The core principles of engagement are the same regardless of whether employees are working on-site or remotely, said Alex Chenery-Howes, marketing manager at Orlando, Fla.-based Totem, an employee experience app. These include cultivating a culture of recognition, particularly amongst peers, giving employees space to share their thoughts and opinions on management, and giving them incentives to find new ways to help reach long-term goals.
“That said, remote workers are often at a higher risk of becoming disengaged,” he said. “In the absence of an immediate community of peers, remote workers may slip into an individualist mindset that is not conducive to long-term engagement.”
Chenery-Howes argued that risk can be managed by applying the same principles used to engage on-site workers. The only difference is that leaders will likely have to make better use of digital channels, such as internal communication apps and video conferencing. In terms of measurement, metrics such as productivity and morale are just as applicable for remote workers as they are for on-site teams. However, leaders should track both metrics separately for clearer benchmarking. This will allow them to identify pain points and areas of improvement that disproportionately affect on-site or remote workers.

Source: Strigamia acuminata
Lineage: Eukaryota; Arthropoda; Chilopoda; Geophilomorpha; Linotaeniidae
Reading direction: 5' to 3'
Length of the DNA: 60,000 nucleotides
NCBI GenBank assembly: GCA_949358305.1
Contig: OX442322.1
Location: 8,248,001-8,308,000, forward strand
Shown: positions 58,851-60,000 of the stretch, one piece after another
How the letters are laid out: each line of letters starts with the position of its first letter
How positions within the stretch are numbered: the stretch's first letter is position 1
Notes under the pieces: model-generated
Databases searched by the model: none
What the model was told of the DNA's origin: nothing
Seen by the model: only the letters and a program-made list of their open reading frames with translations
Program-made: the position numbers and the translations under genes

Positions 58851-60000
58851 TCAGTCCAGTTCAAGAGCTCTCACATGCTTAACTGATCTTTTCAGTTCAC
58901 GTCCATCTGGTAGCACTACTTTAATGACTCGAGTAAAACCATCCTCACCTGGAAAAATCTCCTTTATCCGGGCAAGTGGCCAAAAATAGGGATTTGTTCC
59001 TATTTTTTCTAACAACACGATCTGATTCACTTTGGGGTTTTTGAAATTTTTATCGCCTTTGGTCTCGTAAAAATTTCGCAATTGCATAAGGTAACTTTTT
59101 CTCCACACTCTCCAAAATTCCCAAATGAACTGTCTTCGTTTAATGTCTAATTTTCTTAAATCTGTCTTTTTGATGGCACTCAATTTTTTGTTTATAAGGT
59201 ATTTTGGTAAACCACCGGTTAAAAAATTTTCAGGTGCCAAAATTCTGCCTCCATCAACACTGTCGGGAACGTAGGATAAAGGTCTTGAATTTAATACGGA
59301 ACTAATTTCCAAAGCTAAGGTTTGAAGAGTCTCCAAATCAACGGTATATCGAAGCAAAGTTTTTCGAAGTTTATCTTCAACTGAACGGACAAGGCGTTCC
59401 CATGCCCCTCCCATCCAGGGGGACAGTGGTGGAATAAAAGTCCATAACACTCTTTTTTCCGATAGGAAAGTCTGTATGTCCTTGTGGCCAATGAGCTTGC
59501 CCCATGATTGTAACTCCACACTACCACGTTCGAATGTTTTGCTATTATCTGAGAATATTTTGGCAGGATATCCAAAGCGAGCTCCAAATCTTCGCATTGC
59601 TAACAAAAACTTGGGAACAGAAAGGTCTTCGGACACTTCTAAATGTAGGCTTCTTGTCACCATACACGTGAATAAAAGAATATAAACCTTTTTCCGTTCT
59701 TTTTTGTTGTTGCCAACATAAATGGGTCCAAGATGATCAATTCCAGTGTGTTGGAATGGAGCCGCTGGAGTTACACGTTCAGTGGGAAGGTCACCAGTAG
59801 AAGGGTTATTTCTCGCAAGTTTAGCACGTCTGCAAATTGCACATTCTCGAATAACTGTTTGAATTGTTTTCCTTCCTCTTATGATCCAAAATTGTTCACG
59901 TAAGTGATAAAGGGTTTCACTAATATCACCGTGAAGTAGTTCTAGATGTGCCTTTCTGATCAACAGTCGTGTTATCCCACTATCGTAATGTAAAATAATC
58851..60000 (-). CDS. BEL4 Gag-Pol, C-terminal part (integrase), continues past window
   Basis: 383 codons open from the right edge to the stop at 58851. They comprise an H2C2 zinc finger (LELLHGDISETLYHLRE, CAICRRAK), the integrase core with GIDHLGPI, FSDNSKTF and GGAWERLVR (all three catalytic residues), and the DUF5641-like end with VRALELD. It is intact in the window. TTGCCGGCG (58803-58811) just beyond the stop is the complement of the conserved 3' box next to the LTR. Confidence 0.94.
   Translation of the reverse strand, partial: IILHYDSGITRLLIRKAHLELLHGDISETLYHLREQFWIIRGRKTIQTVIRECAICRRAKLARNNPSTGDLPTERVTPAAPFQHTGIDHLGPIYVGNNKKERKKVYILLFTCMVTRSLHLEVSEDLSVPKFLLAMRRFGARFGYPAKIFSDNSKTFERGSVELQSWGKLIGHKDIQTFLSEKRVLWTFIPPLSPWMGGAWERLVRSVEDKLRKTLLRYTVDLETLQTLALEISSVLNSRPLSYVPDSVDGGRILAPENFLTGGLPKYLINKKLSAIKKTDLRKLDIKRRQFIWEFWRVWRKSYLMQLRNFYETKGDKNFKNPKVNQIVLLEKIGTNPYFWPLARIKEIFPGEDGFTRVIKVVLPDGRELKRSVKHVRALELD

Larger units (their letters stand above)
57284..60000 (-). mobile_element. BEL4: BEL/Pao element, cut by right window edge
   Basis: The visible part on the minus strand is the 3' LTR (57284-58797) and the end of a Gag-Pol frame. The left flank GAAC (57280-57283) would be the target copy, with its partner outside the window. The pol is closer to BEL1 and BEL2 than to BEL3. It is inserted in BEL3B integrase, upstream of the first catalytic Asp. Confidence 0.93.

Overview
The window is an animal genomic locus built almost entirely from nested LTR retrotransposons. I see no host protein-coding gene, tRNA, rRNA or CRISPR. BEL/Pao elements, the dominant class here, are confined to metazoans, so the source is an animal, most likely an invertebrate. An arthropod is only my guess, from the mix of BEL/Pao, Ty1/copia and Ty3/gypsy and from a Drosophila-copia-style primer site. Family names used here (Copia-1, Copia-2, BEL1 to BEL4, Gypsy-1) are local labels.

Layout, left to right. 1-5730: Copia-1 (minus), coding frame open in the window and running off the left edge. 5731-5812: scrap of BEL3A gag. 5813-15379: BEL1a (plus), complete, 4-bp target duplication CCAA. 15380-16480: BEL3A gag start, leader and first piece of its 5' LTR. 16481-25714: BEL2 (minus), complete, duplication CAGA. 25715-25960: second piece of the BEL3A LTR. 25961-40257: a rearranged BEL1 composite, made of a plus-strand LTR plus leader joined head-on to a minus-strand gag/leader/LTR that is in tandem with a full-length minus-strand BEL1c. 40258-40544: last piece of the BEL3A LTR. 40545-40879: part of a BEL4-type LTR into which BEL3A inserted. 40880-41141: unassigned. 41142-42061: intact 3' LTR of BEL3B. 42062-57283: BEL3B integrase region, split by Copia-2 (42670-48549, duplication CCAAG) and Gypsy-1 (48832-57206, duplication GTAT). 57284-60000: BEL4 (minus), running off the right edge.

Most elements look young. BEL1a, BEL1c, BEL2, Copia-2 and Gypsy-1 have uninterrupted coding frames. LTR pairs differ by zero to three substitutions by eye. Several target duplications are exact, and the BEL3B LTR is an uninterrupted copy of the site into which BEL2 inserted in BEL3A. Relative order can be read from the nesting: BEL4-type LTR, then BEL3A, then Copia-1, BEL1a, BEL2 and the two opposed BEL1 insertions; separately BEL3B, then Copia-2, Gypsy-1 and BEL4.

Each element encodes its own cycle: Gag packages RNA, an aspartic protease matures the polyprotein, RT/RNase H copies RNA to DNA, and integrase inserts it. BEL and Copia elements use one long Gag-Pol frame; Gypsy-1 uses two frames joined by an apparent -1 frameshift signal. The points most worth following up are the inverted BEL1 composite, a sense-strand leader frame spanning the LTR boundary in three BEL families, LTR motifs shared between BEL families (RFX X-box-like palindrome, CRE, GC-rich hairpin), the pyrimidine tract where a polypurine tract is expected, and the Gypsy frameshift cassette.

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Focus on Engagement Measures
While the hybrid model is a new phenomenon for many organizations, and it can be tempting to come up with new metrics and criteria for measuring engagement between the two teams, organization leaders should stick to what they know already, said Paul French, managing director of Bournemouth, UK-based Intrinsic Executive Search, a global recruitment and staffing consultancy.
The reality is the experiences of remote-first and office-first employees might be different. Office-based employees can easily retain their social ties, feel less isolated, and solicit engagement from managers more easily than remote employees.
“Despite these glaring and sometimes inevitable unequal dynamics, a leader-led approach is needed to bridge this gap between the experiences of remote and office-based employees,” said French, whose team operates on a hybrid model.
Having the same engagement measures or using similar metrics to measure engagement is a good place to start in bridging this gap. After all, the goal is to ensure that remote employees are as engaged as their office counterparts and vice versa. Using the same metrics and comparing the results against each other will reveal critical information about engagement gaps and differences in engagement that need to be filled to ensure equality and fairness in a hybrid setting.
Address Structural Problems First